Year Number of Orders
Audit Failure Deficient Quality Control
Non-Cooperation Form Filing
Termination of Bar
2020 12 6 1 5 4
2021 17 7 2 3 1
2022 27 14 8 15 5

 

In public speeches, Williams and enforcement staff have signaled their intent to strengthen enforcement going forward. Where the bar used to be a single act of reckless conduct or multiple acts of negligent conduct, Williams has noted that “a single, serious wrongful act, whether reckless or negligent,” can be “serious enough to put investors at risk.” Press Release, PCAOB Chair Williams Delivers Remarks at CII Fall Conference (Sept. 22, 2022) (transcript of Williams’s remarks) (“For any violation of PCAOB standards that is serious enough to put investors at risk, the excuse that ‘it only happened once’ simply won’t cut it. We will not hesitate to bring cases that hinge on only a single, serious wrongful act, whether reckless or negligent.”).

SEC Commissioner Hester M. Peirce has raised concerns that such an approach to enforcement “could devolve quickly into bringing enforcement actions for minor infractions.” Statement, Hester M. Peirce, Comm’r, Pub. Co. Acct. Oversight, Bd., PCAOB’s Ballooning Budget (Dec. 23, 2022). Both the SEC and PCAOB have recently conducted several “sweep” investigations in an effort to identify patterns that result in violations. “Sweeps” enable the PCAOB to get “additional information from a number of firms at the same time on areas where [the PCAOB] suspect[s] that violations may be occurring.” Press Release, supra. Sweep investigations are likely at the top of Peirce’s concerns.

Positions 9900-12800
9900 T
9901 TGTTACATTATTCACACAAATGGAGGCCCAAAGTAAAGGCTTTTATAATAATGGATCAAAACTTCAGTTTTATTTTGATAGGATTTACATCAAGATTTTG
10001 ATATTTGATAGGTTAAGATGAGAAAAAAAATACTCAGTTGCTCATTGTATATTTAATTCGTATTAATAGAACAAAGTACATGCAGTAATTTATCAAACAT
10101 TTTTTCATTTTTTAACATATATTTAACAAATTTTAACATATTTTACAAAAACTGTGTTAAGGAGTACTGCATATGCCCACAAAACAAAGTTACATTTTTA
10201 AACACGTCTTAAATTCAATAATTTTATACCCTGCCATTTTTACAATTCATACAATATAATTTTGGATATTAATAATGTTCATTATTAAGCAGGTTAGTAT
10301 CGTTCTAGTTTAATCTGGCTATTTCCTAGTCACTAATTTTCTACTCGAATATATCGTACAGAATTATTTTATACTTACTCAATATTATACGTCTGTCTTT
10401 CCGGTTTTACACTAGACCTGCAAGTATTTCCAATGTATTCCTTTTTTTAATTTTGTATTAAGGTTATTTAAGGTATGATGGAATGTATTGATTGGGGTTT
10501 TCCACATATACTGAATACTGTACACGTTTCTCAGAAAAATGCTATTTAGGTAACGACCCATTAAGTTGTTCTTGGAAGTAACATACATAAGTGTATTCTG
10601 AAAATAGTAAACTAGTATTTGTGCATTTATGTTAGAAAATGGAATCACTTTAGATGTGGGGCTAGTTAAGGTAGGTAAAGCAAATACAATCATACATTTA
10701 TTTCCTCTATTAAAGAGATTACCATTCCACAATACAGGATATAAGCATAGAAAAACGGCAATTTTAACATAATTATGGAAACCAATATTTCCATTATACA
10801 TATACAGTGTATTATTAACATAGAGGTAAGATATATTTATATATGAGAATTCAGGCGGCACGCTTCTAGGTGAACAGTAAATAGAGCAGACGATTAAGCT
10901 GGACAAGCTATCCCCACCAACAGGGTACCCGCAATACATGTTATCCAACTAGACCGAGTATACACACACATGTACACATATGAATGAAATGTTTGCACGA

Some key takeaways from the 2022 settled orders include the following:

  • Both firms and individuals settling enforcement matters with the PCAOB paid on average over 300 percent more in civil monetary penalties than in 2021.
  • There was a continued focus on violations of Board processes (e.g., noncooperation with inspections due to improper alteration and/or backdating of audit work papers).
  • There was a continued focus on cross-border audits and non-U.S. firms.
  • There was a renewed focus on quality-control violations (e.g., KPMG exam cheating case).

More of the same is expected going forward.

High Civil Monetary Penalties

In the past, the PCAOB has been criticized for assessing civil monetary penalties that were considered modest. In September 2019, the Project on Government Oversight (POGO) published an analysis criticizing PCAOB enforcement and civil monetary penalties. POGO noted that only $6.5 million in civil monetary penalties had been assessed against Big Four accounting firms from 2003 to 2019 and that auditors at Big Four firms were fined only $40,000 during that same period. Ellen Graper, PCAOB on Pace for Record Year of Financial Penalties, Acct. Today (Aug. 19, 2022). Furthermore, in 2020, civil monetary penalties totaled only $1.5 million; and in 2021, only $1.1 million.